What Is Megaloblastic Anemia?

A Type of Anemia With Large Red Blood Cells

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Megaloblastic anemia is a type of blood cell deficiency with larger than normal red blood cells and enlarged and abnormal red blood cell precursors (megaloblasts) in the bone marrow.

This type of anemia often develops due to vitamin B12 (cobalamin) deficiency or vitamin B9 (folate) deficiency. These deficiencies can occur for different reasons, such as malnutrition or gastrointestinal conditions.

The symptoms can include fatigue, headaches, dizziness, and other effects. Treatment generally involves getting enough of these vitamins, either in the diet or with supplements. If the deficiency is caused by an illness, medical management of the underlying illness is necessary as well.

What to Know About Megaloblastic Anemia - Illustration by Danie Drankwalter

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Megaloblastic anemia is a type of macrocytic anemia. Macrocytic anemia includes all types of anemia with larger than normal red blood cells. They can be megaloblastic (with enlarged and unusual red blood cell precursors in the bone marrow) or non-megaloblastic, and the causes of each type differ.

The different types of megaloblastic anemia are categorized by the cause, which can be insufficient vitamins in the diet, poor absorption of vitamins, or a medical problem. 

What Are the Symptoms of Megaloblastic Anemia?

You can have symptoms that range from mild to severe with megaloblastic anemia. The symptoms often develop gradually and may be accompanied by other effects of vitamin B12 or folate deficiency. 

Common effects of megaloblastic anemia include:

  • General tiredness 
  • Sleepiness 
  • Low energy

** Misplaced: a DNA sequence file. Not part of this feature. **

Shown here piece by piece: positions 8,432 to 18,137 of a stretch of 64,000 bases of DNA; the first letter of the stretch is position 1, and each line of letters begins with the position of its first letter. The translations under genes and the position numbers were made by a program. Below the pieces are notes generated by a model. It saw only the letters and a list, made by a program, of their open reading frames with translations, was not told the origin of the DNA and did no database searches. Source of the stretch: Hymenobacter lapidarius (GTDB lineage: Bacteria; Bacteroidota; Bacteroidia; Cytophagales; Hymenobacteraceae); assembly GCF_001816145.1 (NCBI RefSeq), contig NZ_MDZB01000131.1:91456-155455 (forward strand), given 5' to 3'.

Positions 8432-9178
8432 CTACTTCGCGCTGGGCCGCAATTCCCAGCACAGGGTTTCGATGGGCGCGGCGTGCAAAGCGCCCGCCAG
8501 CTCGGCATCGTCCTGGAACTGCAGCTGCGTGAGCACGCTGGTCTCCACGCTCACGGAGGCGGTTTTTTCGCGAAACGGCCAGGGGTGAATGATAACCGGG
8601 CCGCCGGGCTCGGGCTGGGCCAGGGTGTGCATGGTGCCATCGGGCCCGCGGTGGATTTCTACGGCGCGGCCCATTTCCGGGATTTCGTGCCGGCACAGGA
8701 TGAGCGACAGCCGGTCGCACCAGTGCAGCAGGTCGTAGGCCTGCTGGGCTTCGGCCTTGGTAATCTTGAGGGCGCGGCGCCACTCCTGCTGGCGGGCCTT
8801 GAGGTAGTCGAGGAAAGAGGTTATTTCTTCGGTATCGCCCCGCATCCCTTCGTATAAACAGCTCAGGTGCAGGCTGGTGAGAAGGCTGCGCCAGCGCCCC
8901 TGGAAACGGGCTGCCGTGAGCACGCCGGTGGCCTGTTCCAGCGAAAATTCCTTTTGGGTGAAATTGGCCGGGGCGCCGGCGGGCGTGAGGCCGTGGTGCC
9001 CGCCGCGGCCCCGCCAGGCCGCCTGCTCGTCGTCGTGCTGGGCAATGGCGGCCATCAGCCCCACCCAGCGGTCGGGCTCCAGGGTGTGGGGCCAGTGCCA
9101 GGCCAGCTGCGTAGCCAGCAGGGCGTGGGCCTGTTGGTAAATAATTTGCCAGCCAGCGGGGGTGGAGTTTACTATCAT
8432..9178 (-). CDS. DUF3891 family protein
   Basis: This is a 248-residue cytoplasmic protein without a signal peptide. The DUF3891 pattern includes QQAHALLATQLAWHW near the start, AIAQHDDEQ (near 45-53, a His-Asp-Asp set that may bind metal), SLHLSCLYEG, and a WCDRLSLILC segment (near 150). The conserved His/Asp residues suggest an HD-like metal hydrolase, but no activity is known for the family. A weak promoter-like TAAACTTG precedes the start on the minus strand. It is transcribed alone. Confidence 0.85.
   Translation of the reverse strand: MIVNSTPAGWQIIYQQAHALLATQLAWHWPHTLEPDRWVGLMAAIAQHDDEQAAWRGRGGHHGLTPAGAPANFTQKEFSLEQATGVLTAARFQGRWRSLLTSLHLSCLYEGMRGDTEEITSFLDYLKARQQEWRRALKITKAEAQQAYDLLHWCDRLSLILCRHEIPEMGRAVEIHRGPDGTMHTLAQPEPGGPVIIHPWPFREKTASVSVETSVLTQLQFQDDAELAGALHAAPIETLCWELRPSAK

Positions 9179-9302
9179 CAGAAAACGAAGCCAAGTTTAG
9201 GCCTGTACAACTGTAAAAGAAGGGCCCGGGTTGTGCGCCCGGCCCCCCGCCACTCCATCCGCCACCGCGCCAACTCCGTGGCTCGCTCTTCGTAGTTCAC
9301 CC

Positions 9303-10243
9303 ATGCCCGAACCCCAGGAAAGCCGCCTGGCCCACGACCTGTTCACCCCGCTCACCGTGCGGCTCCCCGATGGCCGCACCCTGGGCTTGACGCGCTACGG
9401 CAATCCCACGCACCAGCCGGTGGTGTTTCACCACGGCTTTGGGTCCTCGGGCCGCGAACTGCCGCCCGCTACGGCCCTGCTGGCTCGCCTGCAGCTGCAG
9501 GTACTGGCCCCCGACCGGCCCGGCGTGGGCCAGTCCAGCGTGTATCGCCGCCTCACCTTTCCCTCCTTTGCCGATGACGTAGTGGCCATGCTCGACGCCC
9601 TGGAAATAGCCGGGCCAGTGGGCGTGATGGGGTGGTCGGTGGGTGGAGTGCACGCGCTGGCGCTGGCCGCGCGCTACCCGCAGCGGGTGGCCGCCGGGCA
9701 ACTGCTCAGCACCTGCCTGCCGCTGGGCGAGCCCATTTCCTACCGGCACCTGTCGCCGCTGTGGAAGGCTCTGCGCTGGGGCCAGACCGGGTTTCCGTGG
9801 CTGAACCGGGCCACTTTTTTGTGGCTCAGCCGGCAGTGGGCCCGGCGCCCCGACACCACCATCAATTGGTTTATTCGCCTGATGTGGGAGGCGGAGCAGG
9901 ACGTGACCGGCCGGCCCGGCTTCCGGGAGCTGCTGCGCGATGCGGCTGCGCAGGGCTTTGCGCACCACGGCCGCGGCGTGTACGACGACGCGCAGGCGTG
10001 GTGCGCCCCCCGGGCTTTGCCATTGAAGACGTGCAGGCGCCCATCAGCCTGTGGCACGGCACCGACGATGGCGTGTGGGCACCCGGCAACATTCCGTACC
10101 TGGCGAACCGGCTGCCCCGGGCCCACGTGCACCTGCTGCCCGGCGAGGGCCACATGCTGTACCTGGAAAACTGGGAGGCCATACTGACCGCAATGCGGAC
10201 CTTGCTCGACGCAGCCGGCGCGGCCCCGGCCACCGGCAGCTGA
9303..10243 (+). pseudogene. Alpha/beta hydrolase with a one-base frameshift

• Headaches 
  • Dizziness 
  • Difficulty concentrating 
  • Diarrhea 
  • Glossitis (swollen tongue) 
  • Pale skin 

You can have one or more of these effects, and they can come and go. However, overall, you might experience them more and more often as the anemia worsens. 

Associated symptoms that you can also experience due to vitamin deficiency include:

  • Numbness, tingling, pain, or diminished sensation of your hands or feet
  • Trouble with balance and coordination 
  • Personality or behavior changes 
  • Weakness of the body 
  • Weight loss 

These symptoms generally occur at later stages or when vitamin deficiency is severe. 

What Causes Megaloblastic Anemia?

Megaloblastic anemia develops due to vitamin B12 or folate deficiency. You can develop a deficiency of one or both vitamins for many reasons. 

Causes include:

  • Dietary deficiency of vitamin B12Vitamin B12 is provided by meat, chicken, eggs, dairy, and more.
  • Dietary deficiency of vitamin B9Vitamin B9 is present in green leafy vegetables, fruit, and more.
  • Medications: Several different medications, such as Glucophage (metformin), can interfere with the way your body absorbs or uses vitamin B12 or vitamin B9.
  • Malabsorption: Gastrointestinal conditions such as Crohn’s disease (an inflammatory bowel disease) can interfere with the proper absorption of your food. Any surgery that involves the removal of a portion of your digestive tract, including gastric bypass surgery, can prevent you from absorbing nutrients from the food you eat. 
  • Pernicious anemia: This rare condition affects proteins in the gastrointestinal system, making it difficult to absorb vitamin B12.

Infants can have megaloblastic anemia due to maternal nutritional deficiencies.

How Megaloblastic Anemia Develops 

Your red blood cells last for approximately four months before they are broken down and the materials are recycled. Your body is constantly renewing your red blood cells.

The process of new red blood cell formation involves the production of the cell’s membrane, enzymes, proteins, and genetic material. Megaloblastic anemia occurs due to a lack of folate or vitamin B12, which are needed to produce a red blood cell’s genetic material.

How Is Megaloblastic Anemia Diagnosed?  

Megaloblastic anemia is diagnosed with blood tests. Often, an evaluation to identify the cause relies on additional tests. 

If you have symptoms of anemia, you should see a healthcare provider. Your medical history may identify risk factors for megaloblastic anemia, such as your eating patterns or medications. People who have a vegan diet, for example, are at risk of vitamin B12 deficiency.

Your physical examination may show signs consistent with megaloblastic anemia, but there are often no apparent signs noticeable on a physical examination.

People with megaloblastic anemia are more likely to have associated signs of vitamin deficiency that can be detected with a physical examination, such as peripheral neuropathy (damage to sensory nerves that may produce numbness, tingling, and odd sensations in the limbs). 

Blood tests and other procedures are used to diagnose the condition.